Are controlling air conditions and knowing how wet the air is important to your business? Then humidity sensors are a must. Also called hygrometers, these devices have come a long way in recent years.
Packet Power’s environmental monitors have built-in humidity sensors. These devices were initially developed to help maintain optimal conditions for the servers and other electronics in data centers around the world. But our environmental monitors aren’t just for data centers. Many facilities managers outside data centers are using humidity monitors to optimize their operations. Below are some of the applications along with the relative humidity guidelines for a variety of industries.
Humidity (and temperature) monitors are relied upon more and more as growers continue to go high-tech and try to obtain bigger yields in smaller spaces with less water. Obviously the acceptable humidity range for plants is very species-dependent. Succulents and cacti can grow in 10% humidity while tropical plants like pineapples prefer humidity levels as high as 90%.
Most seedlings do better with higher humidity levels so greenhouses often try to maintain roughly 80% humidity when plants are just sprouting. However, once plants are growing well, that high humidity may result in moisture sitting on leaves and creating fungal infections or mildew. It’s not uncommon for greenhouses to have spaces with lower humidity levels (55-70%) where most of the growing takes place.
Electronics & Data Centers
Computer equipment and wet air don’t mix well. However, air that is too dry can create the risk of static electricity buildup and a damaging shock to electronics. The best practice is to keep relative humidity between 40% and 60% in server rooms and other large IT facilities.
Textile Manufacturing (or Processing)
Moisture in the air affects the physical properties of many fabrics including their elasticity, fiber diameter, and tensile strength. Both cotton and linen are brittle and must be processed in air that has 70-80% relative humidity. Wool and silk, on the other hand, can handle slightly dryer air (65-70%) during processing.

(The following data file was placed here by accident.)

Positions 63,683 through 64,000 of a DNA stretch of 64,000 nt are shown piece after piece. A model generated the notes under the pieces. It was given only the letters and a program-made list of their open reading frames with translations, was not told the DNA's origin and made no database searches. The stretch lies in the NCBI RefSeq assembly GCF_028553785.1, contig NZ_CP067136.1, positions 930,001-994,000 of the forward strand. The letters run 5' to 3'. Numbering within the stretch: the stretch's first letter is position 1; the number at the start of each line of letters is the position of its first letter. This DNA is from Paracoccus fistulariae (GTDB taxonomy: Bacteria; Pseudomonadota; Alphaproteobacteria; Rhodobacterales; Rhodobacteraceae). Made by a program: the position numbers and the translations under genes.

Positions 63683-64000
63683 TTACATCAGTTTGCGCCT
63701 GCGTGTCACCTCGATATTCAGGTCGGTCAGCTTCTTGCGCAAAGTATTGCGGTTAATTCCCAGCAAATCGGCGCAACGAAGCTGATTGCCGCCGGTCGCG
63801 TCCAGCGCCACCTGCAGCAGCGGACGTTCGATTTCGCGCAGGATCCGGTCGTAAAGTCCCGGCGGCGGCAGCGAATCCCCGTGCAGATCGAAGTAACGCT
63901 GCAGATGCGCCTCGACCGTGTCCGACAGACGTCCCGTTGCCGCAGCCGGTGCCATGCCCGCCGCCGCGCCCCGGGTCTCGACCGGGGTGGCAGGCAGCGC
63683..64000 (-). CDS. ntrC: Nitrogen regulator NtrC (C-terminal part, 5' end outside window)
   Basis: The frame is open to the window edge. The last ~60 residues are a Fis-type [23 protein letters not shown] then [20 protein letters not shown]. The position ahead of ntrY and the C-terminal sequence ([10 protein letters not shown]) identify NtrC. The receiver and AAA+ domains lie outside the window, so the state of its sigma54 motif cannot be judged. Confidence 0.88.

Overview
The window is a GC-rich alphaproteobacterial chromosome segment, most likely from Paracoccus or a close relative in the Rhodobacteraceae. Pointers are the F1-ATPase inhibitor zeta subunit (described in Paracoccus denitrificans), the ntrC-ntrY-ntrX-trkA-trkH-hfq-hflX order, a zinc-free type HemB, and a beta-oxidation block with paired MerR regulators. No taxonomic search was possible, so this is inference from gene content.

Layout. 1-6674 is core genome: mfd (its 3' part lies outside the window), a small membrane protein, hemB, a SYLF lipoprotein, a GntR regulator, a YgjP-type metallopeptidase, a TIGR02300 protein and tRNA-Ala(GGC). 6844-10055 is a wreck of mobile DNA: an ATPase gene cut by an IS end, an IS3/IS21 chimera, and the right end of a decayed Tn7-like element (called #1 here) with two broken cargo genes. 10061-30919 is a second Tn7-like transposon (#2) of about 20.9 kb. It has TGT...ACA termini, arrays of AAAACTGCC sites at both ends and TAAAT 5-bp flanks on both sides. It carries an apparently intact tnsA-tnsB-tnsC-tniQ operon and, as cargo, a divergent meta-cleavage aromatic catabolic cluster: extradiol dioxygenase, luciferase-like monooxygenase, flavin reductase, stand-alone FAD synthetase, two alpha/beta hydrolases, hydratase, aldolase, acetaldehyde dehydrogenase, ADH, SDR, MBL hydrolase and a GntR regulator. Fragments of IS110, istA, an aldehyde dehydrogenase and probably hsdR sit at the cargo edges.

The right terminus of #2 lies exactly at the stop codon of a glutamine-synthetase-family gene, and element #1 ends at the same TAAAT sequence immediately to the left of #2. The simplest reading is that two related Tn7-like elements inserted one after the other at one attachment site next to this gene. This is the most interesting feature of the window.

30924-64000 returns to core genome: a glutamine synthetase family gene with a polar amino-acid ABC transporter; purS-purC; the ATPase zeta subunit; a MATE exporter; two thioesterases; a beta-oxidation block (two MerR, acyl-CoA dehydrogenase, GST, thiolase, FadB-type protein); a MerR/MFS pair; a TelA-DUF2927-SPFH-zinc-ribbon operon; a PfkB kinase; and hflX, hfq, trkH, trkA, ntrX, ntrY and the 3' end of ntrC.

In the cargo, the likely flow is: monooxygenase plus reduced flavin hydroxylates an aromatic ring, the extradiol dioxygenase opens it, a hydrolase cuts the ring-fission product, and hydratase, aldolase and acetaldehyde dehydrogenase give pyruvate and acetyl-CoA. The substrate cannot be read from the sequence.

There are many industries where excessive moisture is a threat either to a raw good, a manufacturing process, or an expensive piece of equipment. Consider the impact of improper humidity conditions for paper processors, printing companies, machining and grinding equipment, food processing and packagers, and pharmaceutical manufacturers.
Often these types of businesses rely on industrial dehumidifiers to keep humidity down. Humidity sensors enable facilities managers to safely operate dehumidifiers only when needed, thus cutting down on energy consumption.
Facilities like oil refineries and large manufacturing plants where corrosion from excessive water in the air is a problem can also optimize their dehumidifier usage when they have access to real-time relative humidity data.
Preservation and Collections
Books and art collections do best with a constant level of humidity. If the moisture level in the air is regularly going up and down, it can degrade soft materials as they take in and lose water from the atmosphere. The optimal relative humidity for books is between 45% and 60%. Most art museums keep their galleries at about 45% relative humidity in order to preserve paintings. Cigar aficionados may already know that the optimal conditions to store cigars is between 65% and 72% relative humidity. This explains why cigar stores tend to be more humid than other retail stores.
Environmental monitors not just for Data Centers
Packet Power’s environmental monitors provide real-time temperature and relative humidity data to help ensure your facility is operating at the desired levels. Whether you’re looking to keep things preserved, growing, or free of corrosion, a humidity monitor can help.
We’d be happy to explain how Packet Power’s environmental monitors may be able to help you more effectively achieve your goals.